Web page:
BAR Award Profile – Julius L. Chambers ’62 (LLBJD)

2004 Harvey E. Beech Outstanding Alumni Award
Julius L. Chambers ’62 (LLBJD)

It is clear that Julius Chambers is passionate about education.

He holds a bachelor’s degree in history from North CarolinaCentralUniversity summa cum laude, a master’s in history from the University of Michigan and a law degree from Carolina.

He served as the chancellor of N.C. Central for eight years ending in 2001, where he restored the university’s credibility and laid the groundwork for unprecedented fundraising.

He is the director of the UNC Center for Civil Rights, and has been a lecturer at the University of Virginia, the University of Pennsylvania, and at HarvardUniversity.

But what would be two lifetimes of achievement for most folks is not even half the story of Julius Chambers, and education is but one of his passions.

Julius is one of the country’s foremost civil rights attorneys. He grew up in Mount Gilead, North Carolina, under the indignity of Jim Crow. There, at age 12, he decided that he would spend his life fighting for equality and fairness.

Unquestionably, he has been just such a fighter. But Julius is one who overwhelms you with his fluency in the law and with his deep-rooted morality rather than with a raised voice or theatrical gesture. He carries his considerable accomplishments with humility and grace that are just as much to be envied.

Here at Carolina, he graduated No. 1 in the 1962 law class. He edited the North Carolina Law Review, the first African-American to do so at a historically white Southern law school.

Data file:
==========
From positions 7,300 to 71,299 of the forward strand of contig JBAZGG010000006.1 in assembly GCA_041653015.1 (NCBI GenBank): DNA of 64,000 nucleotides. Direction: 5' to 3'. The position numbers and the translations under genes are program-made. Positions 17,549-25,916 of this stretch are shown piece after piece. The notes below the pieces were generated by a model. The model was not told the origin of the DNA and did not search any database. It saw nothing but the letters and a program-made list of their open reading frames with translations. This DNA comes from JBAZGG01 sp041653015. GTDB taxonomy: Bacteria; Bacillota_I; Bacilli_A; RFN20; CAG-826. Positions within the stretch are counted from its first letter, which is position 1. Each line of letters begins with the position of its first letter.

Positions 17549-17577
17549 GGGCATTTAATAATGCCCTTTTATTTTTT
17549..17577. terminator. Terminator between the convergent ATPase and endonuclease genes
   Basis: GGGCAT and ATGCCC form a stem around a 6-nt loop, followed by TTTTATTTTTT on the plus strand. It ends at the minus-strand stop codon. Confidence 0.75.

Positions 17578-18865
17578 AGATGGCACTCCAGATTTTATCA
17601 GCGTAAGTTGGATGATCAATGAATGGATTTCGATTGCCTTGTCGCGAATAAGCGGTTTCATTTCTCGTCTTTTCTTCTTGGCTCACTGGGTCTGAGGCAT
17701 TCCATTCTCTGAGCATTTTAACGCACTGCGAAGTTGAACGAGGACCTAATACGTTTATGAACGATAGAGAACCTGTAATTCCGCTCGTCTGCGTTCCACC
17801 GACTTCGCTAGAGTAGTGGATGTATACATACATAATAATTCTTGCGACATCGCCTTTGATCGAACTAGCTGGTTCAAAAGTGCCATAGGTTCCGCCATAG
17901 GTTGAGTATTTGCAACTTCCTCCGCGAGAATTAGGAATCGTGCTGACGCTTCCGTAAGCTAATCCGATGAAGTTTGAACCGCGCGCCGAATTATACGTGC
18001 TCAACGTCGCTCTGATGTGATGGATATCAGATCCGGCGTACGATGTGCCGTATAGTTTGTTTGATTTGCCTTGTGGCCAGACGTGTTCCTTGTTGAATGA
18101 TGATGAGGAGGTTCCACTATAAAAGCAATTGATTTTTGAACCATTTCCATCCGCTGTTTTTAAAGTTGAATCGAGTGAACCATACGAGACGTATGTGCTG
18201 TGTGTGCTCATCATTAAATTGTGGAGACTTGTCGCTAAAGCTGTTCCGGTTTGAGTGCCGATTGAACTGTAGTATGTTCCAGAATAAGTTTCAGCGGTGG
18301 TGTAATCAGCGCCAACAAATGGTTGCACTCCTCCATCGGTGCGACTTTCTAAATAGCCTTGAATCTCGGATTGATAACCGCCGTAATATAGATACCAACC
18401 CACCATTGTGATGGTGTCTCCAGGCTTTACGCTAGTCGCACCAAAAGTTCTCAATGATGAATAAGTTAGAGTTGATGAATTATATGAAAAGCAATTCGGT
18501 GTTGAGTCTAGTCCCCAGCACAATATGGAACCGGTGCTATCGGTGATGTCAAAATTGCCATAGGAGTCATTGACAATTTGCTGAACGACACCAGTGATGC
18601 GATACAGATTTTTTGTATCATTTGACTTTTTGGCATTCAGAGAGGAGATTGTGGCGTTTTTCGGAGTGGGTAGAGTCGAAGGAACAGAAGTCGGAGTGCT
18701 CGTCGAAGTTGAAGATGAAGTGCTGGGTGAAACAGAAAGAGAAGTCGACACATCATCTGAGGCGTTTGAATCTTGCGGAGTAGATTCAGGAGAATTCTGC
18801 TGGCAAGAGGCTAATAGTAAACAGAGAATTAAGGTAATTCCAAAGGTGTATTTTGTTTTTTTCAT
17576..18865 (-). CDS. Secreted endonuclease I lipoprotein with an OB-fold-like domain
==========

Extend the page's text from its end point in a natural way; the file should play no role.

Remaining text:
“I was exposed to a number of schoolmates who became the leaders of the legal profession,” he says of his studies at Carolina. “I gained experience working with and opposing them. That helped me as I went about my work with the Civil Rights Movement.”

With the support of the NAACP Legal Defense Fund, Julius founded a law firm in Charlotte in 1966 that began challenging racial discrimination. Soon afterward, his house was bombed with those of other Charlotte civil rights figures, and his car was blown up. His law office burned down, and so did his father’s automotive repair shop.

Julius was undeterred in his work.

He told Julian Bond in an interview, “For me … it was the feeling that these are things that one will likely experience in trying to effect change.”

Julius served as his firm’s managing partner for two decades. He made it the state’s first racially integrated legal practice. He argued several cases before the United States Supreme Court. He was the lead attorney in the landmark case that led to busing to desegregate public schools across the nation.

In 1984, the NAACP Legal Defense Fund made him counselor-director in New York, its top executive post.

Before the U.S. Supreme Court again, in 1995, Julius helped argue a North Carolina congressional redistricting case that led to the election of the first minority congressional representatives since Reconstruction.

Now, since retiring as NCCU chancellor, Julius has returned to practice at his old firm. As we award him the Harvey E. Beech Outstanding Alumni Award, we cannot imagine what he might accomplish next.

We are certain he is not finished.